In last week’s parsha of Chayei Sarah, one of the themes we encounter is how Avraham plans for the continuity of the Jewish people through his son, Yitzchak. The haftorah also deals with how King David planned for the continuity of his kingdom through his son, Shlomo.
Avraham took pains to ensure that his son, Yitzchak, would get married to the right sort of woman, Rivka, who would serve as matriarch of the Jewish nation. He also ensured that Yitzchak would continue with his faith and values. “Avraham gave all that he had to Yitzchak,” (25:5). He did not necessarily only give him money and material things, but he gave his son his highly prized spiritual values as well. He gave his other sons gifts and sent them far away. Dovid Hamelech similarly ensured that his kingdom would not be usurped by his arrogant and ambitious son, Adoniyah. Instead, he made sure that Shlomo — the wise and devoted son — would be the one who succeeded him and carried on his mission.
Ethical wills were once popularly written by Jewish people. In addition to leaving a regular will distributing one’s personal property, an ethical will was written so that parents could summarize what they felt was important about their lifestyles and experiences. They could, then, pass along the wisdom of their traditions and values to the next generation. Reimer and Stampfer published a book, “So That Your Values Live On: Ethical Wills and How To Prepare Them,” with examples of ethical wills written by rabbis, poets and contemporary Jews.
“Iggeres Haramban” is a famous ethical will written by the Ramban (also known as Rabbi Moses ben Nachman Girondi) to his eldest son, Nachman, around the year 1270. The essence of his message was that humility and self-control can enable a person to achieve tranquility and peace of mind.
Proverbs (1:9) tells us, “Heed, my son, the discipline of your father, and do not forsake the guidance of your mother.” This is an admonition to look to our parents and ancestors for guidance on maintaining positive character traits. Our sages taught, “Whoever flares up in anger is subject to the discipline of Gehinnom,” (Nedarim 22a). On the heels of humility comes the fear of Hashem (Proverbs 22:4). These are some of the examples of the values that we, often, wish to instill in our children.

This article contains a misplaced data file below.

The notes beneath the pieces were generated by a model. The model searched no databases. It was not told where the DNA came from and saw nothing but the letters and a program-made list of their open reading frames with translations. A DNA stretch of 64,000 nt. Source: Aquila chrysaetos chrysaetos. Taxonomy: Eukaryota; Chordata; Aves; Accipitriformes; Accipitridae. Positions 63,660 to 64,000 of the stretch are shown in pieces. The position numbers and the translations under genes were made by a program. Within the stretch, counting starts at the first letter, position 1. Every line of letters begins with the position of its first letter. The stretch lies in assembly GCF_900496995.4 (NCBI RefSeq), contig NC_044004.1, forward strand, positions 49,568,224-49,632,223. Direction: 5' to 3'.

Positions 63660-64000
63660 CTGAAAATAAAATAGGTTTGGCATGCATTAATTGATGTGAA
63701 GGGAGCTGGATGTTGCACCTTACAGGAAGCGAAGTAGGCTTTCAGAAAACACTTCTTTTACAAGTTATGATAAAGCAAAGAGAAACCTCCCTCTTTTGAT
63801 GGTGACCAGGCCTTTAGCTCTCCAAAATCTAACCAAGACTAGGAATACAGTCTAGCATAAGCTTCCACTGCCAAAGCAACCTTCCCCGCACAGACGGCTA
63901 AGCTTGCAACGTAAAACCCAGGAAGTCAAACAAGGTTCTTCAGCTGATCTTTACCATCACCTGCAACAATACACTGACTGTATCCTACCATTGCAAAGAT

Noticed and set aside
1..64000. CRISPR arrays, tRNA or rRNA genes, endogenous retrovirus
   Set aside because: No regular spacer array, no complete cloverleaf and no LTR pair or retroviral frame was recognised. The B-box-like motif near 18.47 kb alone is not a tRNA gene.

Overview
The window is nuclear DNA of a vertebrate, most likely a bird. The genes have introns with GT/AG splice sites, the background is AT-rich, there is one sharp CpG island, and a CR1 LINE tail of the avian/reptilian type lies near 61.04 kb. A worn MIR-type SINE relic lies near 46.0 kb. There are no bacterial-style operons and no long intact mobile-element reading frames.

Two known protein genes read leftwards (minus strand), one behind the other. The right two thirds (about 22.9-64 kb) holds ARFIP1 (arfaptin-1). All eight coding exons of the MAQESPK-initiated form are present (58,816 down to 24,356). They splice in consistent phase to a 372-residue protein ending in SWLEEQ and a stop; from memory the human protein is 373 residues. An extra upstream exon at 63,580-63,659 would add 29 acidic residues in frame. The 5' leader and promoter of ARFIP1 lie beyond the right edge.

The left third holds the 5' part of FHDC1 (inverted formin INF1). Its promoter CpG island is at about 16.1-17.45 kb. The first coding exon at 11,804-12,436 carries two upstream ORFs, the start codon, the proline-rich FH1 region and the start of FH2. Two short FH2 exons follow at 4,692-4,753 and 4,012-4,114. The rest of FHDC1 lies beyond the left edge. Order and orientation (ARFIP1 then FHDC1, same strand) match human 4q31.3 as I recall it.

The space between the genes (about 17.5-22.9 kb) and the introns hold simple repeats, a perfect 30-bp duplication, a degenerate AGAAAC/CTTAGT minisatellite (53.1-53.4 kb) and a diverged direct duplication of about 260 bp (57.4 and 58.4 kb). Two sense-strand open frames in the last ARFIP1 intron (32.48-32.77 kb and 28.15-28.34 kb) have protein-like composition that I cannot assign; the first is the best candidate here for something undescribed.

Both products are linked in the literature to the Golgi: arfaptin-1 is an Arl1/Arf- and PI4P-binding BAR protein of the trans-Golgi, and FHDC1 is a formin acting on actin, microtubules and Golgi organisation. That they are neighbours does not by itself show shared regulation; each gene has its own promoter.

Reimer and Stampfer state, “I have learned that if we don’t tell our children our stories and the stories of those from whom we come, no one else ever will. The stories will disappear and our kids will be deprived.” It is our duty as parents to pass along a spiritual inheritance, more so than simply leaving behind money and possessions once we are gone.
Many of us were named after grandparents or distant relatives. Some of us were named after relatives who perished during the Holocaust. How much do we really know about the people we were named for? Imagine what a precious gift it would have been, if those people had left behind a video or a letter telling us about their experiences and values. We, as their progeny, are able to continue the chain of tradition by carrying out the Jewish traditions and values they held so dear.
Avraham Avinu and Dovid Hamelech took action to make certain that they guaranteed the continuity of their Jewish values and places in history. Perhaps, we might start by setting an example for our children and grandchildren and do the same.
May Hashem bless us as we continue the link in our tradition and heritage. May we be able, like Avraham Avinu, to give our “all” to our children and those whose lives we are privileged to touch.
Rabbi Dr. Avi Kuperberg is a forensic, clinical psychologist and a member of the American Psychology-Law Society. He is past president of the Chai Riders Motorcycle Club of NY/NJ. He is the coordinator of Bikur Cholim/Chesed at Congregation Torah Ohr in Boca Raton, Florida. He can be reached at [email protected]